Date

May 2007

Document Type

Capstone

Degree Name

M.B.I.

Department

Dept. of Medical Informatics and Outcomes Research

Institution

Oregon Health & Science University

Abstract

Background: Bridging the gap between genotype and phenotype is one of the foremost goals of biomedicine, and consequently biomedical informatics. Effective networking between biologists and clinicians to augment biomedical technology with genotypic and phenotypic knowledge will accelerate the translational research process and enhance the possibility of bridging the gap toward an integrative genotype-phenotype system that could be incorporated in patients' personal medical records. Methods: The methods for this project included a systematic review of articles describing systems with an integration of phenotypic and genotypic data. A subset of these systems were scored on quality measures. The scoring method assigned points based on a scale of (0, 1-3), in accordance to a modified Matrix Criteria System for evaluation and scaling. SPSS 12.0 and Microsoft Excel were used to carry out the data analysis. Results: Based on the literature review, there are 107 different projects worldwide which are related directly or indirectly with the integration of phenotypic and genotypic data. The majority of the projects are centered in USA 37% followed by the UK 14% then by France 7%. Collaborative projects in Europe represented 10% of the worldwide projects. The international community collaborative work constituted 3% of the projects. A detailed analysis was conducted on two of the high scoring projects (PharmGKB and PhenomicDB). Database functions as a major scoring criterion was employed to critically compare these two projects. The database functions category includes user interface, database design, reporting, technology & platforms, and performance. Conclusion: Future genomic medicine clinicians will need to use advanced knowledge and well calculated diagnostic tests in order to provide targeted treatments to their patients on the road to personalized medical care.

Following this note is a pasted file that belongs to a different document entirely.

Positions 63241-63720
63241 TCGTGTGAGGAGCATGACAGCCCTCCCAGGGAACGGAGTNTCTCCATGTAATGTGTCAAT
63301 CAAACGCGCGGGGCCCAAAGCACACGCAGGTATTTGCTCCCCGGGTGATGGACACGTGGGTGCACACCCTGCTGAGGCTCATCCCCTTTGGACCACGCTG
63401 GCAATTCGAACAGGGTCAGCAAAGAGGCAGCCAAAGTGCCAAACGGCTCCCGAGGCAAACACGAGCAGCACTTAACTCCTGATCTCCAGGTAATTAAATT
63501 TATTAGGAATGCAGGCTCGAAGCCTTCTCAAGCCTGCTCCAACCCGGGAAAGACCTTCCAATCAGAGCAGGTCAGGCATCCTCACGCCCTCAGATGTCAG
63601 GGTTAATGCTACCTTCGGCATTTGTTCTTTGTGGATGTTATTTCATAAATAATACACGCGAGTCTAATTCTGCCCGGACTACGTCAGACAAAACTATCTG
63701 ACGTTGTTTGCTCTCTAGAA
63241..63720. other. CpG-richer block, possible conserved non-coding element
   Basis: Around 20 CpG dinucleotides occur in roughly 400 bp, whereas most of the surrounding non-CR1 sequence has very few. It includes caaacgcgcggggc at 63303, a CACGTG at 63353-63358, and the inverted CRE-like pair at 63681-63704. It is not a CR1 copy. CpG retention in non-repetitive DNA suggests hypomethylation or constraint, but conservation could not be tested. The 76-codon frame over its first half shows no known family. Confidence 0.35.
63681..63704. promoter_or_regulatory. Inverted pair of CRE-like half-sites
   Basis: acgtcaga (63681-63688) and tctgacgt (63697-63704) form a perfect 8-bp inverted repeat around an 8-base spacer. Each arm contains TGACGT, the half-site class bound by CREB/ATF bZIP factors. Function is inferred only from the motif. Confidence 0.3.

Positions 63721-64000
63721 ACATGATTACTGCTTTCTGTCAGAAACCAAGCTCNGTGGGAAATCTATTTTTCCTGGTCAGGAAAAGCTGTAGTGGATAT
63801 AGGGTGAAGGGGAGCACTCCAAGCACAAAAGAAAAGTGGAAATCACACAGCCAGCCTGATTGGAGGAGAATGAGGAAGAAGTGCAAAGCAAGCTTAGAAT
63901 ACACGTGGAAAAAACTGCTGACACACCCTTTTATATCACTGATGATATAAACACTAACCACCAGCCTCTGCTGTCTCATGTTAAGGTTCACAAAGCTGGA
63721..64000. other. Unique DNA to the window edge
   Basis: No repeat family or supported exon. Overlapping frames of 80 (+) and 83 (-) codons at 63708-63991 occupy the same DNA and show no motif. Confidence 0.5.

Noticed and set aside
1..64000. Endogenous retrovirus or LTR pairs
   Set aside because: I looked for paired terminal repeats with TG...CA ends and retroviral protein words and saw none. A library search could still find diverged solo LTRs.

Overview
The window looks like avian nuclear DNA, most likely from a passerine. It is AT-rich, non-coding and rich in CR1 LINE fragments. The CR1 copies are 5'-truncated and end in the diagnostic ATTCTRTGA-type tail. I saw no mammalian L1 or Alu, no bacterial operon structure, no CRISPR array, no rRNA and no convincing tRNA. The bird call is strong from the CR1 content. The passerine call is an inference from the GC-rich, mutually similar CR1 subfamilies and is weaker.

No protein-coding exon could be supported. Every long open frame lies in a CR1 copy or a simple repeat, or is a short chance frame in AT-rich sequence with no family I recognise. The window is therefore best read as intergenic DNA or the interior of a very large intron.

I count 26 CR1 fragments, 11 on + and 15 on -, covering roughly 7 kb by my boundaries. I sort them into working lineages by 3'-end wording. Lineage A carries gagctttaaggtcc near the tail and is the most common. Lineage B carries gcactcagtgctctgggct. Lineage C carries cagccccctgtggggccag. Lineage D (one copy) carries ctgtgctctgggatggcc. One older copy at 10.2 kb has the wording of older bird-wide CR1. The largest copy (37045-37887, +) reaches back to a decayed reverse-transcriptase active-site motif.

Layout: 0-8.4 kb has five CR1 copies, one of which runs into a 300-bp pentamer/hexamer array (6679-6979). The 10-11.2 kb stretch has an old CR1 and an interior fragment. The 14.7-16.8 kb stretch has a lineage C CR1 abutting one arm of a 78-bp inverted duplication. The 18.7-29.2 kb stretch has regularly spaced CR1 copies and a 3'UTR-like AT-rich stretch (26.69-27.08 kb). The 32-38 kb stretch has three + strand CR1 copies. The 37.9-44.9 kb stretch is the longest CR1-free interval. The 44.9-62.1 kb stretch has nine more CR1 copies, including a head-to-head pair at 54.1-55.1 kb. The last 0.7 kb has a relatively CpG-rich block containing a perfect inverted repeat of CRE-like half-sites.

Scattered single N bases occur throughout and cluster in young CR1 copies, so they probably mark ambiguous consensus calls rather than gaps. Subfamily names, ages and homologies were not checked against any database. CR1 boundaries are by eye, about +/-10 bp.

Identifier

doi:10.6083/M4P55KGZ

School

School of Medicine

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